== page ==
10(ish) Top Insights I Took Home from Content Marketing World


Content Marketing World 2016 ended a few weeks ago, but its digital ripple effect continues. And with all the information that came out of Cleveland from September 6–8, it’s no wonder the blog posts and SlideShares keep coming. I learned too much to sum up in a single takeaway — so I’ve tried my hand at collecting 10 top insights from the sessions I attended.

Here goes!

1. No content is better than bad content. Joe Pulizzi kicked off the conference with this simple yet profound statement. If you’re creating content your customers don’t want — or, worse, that pushes them away — you may as well keep quiet. Sure, marketers are still figuring out the evolving technology landscape and how to keep feeding the ever-hungry content monster, but bad content is a greater liability than ever. No more excuses. Let’s get it right.

2. The best content doesn’t win — the best-promoted content wins. Andy Crestodina is always razor-sharp in his delivery of what we need to know to be great marketers, and his keynote didn’t disappoint. (Notice I said “marketers,” not “content marketers.” But that’s a soapbox for another blog post.) He shared the importance of both creating and sharing original content. To maximize shares and promotion, marketers should focus on creating unique or rarely documented points of view or analyses.

3. Answer your prospects’ top questions. In the end, it’s not the quantity of the content you put out that matters. It’s the relevance of what you create. The whole point of creating content is to provide value for your prospects. Know the top questions your customers ask, and answer them. It really is that simple.

4. Process is your friend. With an increasing number of complex media channels and content types at your fingertips, good processes are essential. Sounds obvious … but this is still an issue for many marketing organizations, big and small. It’s tempting to blame technology for mismanagement, but really, the solution is offline and fundamental. To increase efficiency and efficacy, your process must address the who, what, how and why for all content you create.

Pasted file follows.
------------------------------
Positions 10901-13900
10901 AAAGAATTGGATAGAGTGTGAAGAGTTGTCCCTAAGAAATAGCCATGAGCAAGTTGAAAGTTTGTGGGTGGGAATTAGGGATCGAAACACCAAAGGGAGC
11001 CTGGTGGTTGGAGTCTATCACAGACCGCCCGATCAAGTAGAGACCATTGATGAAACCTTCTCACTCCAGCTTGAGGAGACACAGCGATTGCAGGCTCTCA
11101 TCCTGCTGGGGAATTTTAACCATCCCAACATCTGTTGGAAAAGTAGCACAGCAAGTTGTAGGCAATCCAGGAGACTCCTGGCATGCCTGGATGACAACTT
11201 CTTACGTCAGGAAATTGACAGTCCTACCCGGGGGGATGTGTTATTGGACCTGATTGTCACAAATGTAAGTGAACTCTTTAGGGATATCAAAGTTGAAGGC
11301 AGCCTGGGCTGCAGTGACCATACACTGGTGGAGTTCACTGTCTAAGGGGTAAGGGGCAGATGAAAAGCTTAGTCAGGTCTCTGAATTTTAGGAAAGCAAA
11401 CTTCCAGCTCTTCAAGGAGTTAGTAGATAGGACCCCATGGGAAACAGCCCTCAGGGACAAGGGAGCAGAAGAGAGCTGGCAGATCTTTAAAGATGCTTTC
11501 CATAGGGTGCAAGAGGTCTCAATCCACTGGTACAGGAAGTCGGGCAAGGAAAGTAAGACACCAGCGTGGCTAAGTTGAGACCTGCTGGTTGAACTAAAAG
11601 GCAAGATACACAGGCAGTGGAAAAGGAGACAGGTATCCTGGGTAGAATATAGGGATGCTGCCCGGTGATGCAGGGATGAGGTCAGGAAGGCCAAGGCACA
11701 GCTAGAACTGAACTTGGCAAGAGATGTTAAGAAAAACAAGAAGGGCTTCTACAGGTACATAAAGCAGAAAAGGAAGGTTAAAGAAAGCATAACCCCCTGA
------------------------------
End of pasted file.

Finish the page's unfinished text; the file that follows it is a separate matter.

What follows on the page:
5. Semantic is the new search. Some marketers might be more familiar with this than others; either way, it’s an important concept to get right. Semantic search is about focusing on searchers’ intent more than their specific wording. This is a key way to start speaking your searchers’ language. If you improve the relevance of your content, even if it feels like you’re including indirect phrases to do it, you have a higher chance of engaging your audience.

6. Agile makes you more, well, agile. I attended a small session on Agile marketing — and I know that in a couple of years, sessions like that will be standing-room-only. Our brethren in software development have already discovered the power of Agile methodology to approach complex tasks in a more structured and nimble way. Now it’s marketing’s turn. Wondering what Agile marketing might look like in action? I recommend reading this marketer’s description of her “first 100 days on Agile.

7. RIP, homepage. The homepage isn’t the center of your website universe anymore. Sure, some people may enter through this comforting front door, but more likely than not, they’re coming in to a specific page they discovered through a search engine. That means your site needs to meet the needs of specific information searches — and it needs more pages, not fewer. As Andy Crestodina said, “We used to save the user clicks like we were saving whales, but not anymore.” For example, no more all-encompassing, vague “Services” page. Each service must have its own page. No more “Our Team” page. Each team member should have his or her own. Your site’s “Thank You” pages are critical to get right, too. After all, you just converted a site visitor. Why not make the most of an opportunity to do it again?

8. Ranking 0 can be better than ranking 1. Content’s goal was always to be the top organic post in search. But now that Google wants to answer more search questions natively, they’re packaging content at the top of the page — and sometimes they use the most relevant post to provide that information. Why not work to make it yours? Ironically, this may reduce clicks to your content, but being seen as “the ultimate answer” delivers real value to your company.

9. Brand still matters. Even in the age of digital and automated engagement, effective branding is still critical. Authentic and likable brands engage more and are shared more with others. The power of social networks and advocacy comes from a strong brand.

10. Treat all your content pages like landing pages. Each page on your site is an opportunity to advance your prospect’s journey. Design your pages to provide information and engagement opportunities. Make sure every page delivers on the promise that brought your audience there, and always highlight your product. (Yes, even if it’s an ebook. 3D rendering can make anything look amazing.)

Bonus: Expert advice. I attended a panel of leading content marketing experts, and I heard some insights that were too good not to share. Carla Johnson stated that marketers must approach growth as a business leader would. Michael Brenner said that we underestimate the importance of seasonality in B2B.

So much more went on at the event — these are just a few of the ideas and insights I picked up. To get more information, check out other CMWorld blogs from a couple of my colleagues (I recommend George Stenitzer and George Rafeedie). I was also inspired to write a manifesto for marketing on the plane ride home.

So much content generated from a content conference! Who would have thought?